Tunguska, remains on offer, but using a reduced missile loadout.
Production Pantsir S1 systems combine the liquid cooled 2A38M 30 mm
with the high velocity 57E6E two stage CLOS missile, based on the
Tunguska's 9M311 series. The revised gun design delivers a rate
of fire of 1950-2500
rds / min, with a muzzle velocity of 960 metres/s, and the turret
magazine capacity was increased to 1400 rounds.
The 57E6E series SAM is unusual in it class as it is a two stage
weapon, designed for exceptionally high acceleration to effect
snapshots against fleeting targets such as helicopters. Compared to the
earlier 9M311 variants, the higher impulse booster stage pushes the
second stage to 1,100 m/s. KBP are marketing the system as a capability
to engage and destroy the full spectrum of airborne targets, comprising
aircraft, UAVs, cruise missiles, precision guided weapons, ballistic
missiles and soft skinned surface targets.
KBP define the basic capabilities of the Pantsir series thus (cite):
- High jamming immunity in intensive ECM environment;
- High survivability in massive employment of HARM-type
- A capability of destroying high precision weapons, such as
Tomahawk cruise missile, Walleye 2 guided air bomb, Maverick guided
- A capability of engaging fixed- and rotary- wing aircraft,
- Effectiveness at any time of night and day, in good and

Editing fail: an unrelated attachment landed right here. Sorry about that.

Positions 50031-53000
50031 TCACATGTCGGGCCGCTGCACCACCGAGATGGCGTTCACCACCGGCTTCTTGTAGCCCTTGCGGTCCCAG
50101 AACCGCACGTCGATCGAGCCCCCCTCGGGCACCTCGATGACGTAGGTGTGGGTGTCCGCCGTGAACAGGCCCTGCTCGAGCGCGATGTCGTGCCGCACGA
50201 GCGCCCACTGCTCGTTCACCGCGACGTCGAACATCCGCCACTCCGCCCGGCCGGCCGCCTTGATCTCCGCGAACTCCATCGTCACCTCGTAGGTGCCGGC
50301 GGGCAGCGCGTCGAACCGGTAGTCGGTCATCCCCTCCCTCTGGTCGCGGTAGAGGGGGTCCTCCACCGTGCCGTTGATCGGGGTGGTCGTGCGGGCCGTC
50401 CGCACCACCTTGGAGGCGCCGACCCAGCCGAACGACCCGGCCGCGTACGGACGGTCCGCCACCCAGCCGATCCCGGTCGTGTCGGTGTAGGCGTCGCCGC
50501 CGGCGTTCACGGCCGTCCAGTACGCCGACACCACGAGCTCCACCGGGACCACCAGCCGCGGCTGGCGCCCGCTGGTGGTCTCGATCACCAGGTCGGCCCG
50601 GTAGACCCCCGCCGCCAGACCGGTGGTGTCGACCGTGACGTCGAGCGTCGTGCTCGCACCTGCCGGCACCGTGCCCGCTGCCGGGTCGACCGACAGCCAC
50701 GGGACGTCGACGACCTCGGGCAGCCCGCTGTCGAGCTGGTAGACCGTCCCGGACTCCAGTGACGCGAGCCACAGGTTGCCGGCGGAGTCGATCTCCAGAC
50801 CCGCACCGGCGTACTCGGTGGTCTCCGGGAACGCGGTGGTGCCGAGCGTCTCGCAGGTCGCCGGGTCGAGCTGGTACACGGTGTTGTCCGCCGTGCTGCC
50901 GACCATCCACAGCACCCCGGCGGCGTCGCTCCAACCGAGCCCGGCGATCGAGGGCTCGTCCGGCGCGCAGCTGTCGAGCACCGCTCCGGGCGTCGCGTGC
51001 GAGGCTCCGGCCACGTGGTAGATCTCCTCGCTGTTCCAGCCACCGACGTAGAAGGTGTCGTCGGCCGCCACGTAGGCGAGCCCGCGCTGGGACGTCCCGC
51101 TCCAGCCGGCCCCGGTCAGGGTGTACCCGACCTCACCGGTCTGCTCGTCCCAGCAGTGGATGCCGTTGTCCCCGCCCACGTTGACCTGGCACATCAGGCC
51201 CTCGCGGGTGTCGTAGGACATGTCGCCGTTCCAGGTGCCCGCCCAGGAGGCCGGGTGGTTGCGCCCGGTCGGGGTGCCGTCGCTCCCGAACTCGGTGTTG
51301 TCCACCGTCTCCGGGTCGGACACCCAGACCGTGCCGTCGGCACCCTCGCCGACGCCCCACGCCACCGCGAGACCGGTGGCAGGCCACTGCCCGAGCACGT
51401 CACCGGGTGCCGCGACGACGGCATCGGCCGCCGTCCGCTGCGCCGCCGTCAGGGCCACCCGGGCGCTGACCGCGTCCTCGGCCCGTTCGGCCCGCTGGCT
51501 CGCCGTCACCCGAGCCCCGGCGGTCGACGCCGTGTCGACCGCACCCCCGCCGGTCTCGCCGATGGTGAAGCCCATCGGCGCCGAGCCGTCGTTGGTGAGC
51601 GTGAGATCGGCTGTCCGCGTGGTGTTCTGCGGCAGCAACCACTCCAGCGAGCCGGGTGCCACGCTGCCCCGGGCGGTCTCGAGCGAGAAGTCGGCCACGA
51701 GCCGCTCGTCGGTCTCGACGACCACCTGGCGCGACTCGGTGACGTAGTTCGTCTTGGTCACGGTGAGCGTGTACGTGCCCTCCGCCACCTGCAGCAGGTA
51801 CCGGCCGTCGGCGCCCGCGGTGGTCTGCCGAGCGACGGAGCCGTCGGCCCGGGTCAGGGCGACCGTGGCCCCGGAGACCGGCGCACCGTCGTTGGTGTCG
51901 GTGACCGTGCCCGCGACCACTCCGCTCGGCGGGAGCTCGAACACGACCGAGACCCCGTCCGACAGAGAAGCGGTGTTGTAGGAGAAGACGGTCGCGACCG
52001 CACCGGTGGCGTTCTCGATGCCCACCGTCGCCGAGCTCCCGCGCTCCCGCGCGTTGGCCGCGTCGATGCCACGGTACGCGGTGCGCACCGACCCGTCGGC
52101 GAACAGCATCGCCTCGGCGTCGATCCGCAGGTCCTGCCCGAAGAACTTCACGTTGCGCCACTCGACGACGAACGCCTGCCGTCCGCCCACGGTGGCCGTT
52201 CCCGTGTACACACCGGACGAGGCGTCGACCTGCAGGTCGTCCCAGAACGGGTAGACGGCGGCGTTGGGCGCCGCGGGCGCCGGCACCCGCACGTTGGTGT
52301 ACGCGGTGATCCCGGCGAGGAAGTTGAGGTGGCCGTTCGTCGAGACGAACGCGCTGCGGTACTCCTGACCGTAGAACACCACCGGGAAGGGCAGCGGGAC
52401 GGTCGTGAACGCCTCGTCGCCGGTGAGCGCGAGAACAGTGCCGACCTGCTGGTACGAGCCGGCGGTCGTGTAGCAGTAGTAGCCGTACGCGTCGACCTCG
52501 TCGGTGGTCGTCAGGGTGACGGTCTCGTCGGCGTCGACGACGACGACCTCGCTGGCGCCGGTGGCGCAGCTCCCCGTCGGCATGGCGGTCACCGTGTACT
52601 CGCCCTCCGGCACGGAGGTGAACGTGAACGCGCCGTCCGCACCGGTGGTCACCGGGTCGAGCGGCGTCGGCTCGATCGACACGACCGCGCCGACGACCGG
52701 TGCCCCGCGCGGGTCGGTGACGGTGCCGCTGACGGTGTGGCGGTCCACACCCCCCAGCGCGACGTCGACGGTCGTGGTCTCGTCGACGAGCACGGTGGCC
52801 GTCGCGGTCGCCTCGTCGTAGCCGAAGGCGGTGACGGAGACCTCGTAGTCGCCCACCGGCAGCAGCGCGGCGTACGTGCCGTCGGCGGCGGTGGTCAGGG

- High mobility, specifically for protecting motorized and
- High availability and reliability.
The Pantsir S introduced a 12 round missile capability, a thermal
imaging system to complement the optical tracker, and revised
engagement radar component.
The Pantsir S1 series has been primarily marketed in the road mobile
configuration, which is less costly to acquire and maintain, and trades
away off-road mobility for much higher 90 km/h road speed.
The Pantsir S1 introduces a number of important improvements over the
baseline Pantsir S. The new 57E6 missile replaces the established
9M331 series, this weapon provides 20 km range, 70% more than the
9M331M1, a significantly higher maximum target altitude, challenging
many area defence missiles, a larger 20 kg warhead, and more thrust to
accelerate the missile to 1,300 m/s in 2 seconds.
96K6 Pantsir S1 power generator module (KBP).
|The layout of the current
Pantsir S1 wheeled configuration is highly
modular. The weapon system is packaged in a standard 10 tonne
container, with three crew stations in the front module, followed by an
ECS module, the turret module, with the power generation package in the